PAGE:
In developing the grazing ground, a total of Rs 47.5 lakh was spent. The district rural development agency of Udaipur, England-based non-profit Wells for India and village residents contributed 45, 39 and 16 per cent respectively. Villagers contributed mostly in the form of labour, says Hiralal Sharma, head of Sahyog Sansthan.
Once the land was ready for use, it was divided into 10 parts which were then used by the 10 hamlets the village consists of. The hamlets further distributes the land. The 10 pieces of land are used in rotation to ensure that no hamlet is stuck with the same piece of land for consecutive years.
The initiative has seen remarkable results. According to Sahyog Sansthan, the income of the village from grass grown in the common land has risen from Rs 37,500 in 2003 to Rs 84,000 in 2008. The wood grown in the land is also used as fuel. The total wood collected is divided equally among the families. In 2012 and 2013, each family got 650 kg of wood. Apart from developing the grazing ground, Sahyog Sansthan renovated old wells, constructed irrigation channels, introduced soil and water conservation measures and rain water harvesting to help the village residents. In 2005, the non-profit completely withdrew from the maintenance of the ground. Now the village residents are solely responsible for the upkeep.
In the past 13 years, the lives of farmers in seven districts of undivided Andhra Pradesh have changed in a big way. They are not only able to cope with drought-like conditions but also grow crops which assure yield and generate higher income.
In 2003, the Food and Agriculture Organization (FAO) of the United Nations launched a groundwater management programme called Andhra Pradesh Farmer Managed Groundwater Systems in seven most drought-prone districts, two of which now fall in Telangana.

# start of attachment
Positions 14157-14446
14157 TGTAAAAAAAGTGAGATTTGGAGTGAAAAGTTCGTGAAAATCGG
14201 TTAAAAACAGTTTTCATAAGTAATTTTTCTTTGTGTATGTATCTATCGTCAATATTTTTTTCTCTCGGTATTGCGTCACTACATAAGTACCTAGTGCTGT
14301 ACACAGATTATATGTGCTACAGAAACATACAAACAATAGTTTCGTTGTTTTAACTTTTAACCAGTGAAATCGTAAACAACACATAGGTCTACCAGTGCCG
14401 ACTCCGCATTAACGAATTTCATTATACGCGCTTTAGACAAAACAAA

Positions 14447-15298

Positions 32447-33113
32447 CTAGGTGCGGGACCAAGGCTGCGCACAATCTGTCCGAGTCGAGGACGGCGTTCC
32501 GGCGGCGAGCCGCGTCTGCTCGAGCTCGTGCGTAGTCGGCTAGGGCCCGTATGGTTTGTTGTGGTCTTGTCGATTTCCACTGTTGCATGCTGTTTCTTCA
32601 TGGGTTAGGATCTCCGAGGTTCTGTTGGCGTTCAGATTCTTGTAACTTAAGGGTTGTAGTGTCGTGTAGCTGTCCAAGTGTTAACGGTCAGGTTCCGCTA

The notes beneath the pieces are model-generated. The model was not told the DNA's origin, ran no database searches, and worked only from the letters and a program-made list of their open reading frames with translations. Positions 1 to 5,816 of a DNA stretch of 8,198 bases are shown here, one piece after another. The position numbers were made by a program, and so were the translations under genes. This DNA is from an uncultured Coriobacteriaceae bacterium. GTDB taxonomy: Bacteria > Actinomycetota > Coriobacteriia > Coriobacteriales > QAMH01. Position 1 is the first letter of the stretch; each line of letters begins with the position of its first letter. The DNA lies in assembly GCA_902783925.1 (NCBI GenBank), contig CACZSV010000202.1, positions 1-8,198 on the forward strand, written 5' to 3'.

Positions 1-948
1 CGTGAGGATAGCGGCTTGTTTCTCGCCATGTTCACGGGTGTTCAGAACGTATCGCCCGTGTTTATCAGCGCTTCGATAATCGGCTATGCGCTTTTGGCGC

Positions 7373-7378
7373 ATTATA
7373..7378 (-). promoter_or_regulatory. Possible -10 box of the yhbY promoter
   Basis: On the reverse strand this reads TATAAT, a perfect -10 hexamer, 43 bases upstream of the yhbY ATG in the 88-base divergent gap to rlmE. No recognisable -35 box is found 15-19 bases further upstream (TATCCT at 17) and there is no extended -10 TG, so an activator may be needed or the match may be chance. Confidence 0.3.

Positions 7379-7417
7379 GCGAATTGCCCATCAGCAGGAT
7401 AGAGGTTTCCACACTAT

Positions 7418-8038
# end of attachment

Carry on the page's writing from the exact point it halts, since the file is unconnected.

The training given to farmers in groundwater management by FAO and local non-government bodies has enabled them to make feasible and informed decisions about which crops to grow depending on water availability. “Previously, I used to flood the field whenever water was available but the training made me understand when and how much to irrigate,” says G Venkata Konda Reddy, a 52-year-old farmer.
Farmers learnt to measure rainfall and groundwater level, based on which they now advance sowing to October, usually done in December, to save costs on irrigation. Before the training, Reddy was cultivating water-intensive crops, paddy and cotton. Now he has shifted to crops which consume less water, enabling better yield and higher income. “Earlier I was growing seven to eight crops but now I can cultivate up to 14 crops depending on rainfall and water availability.”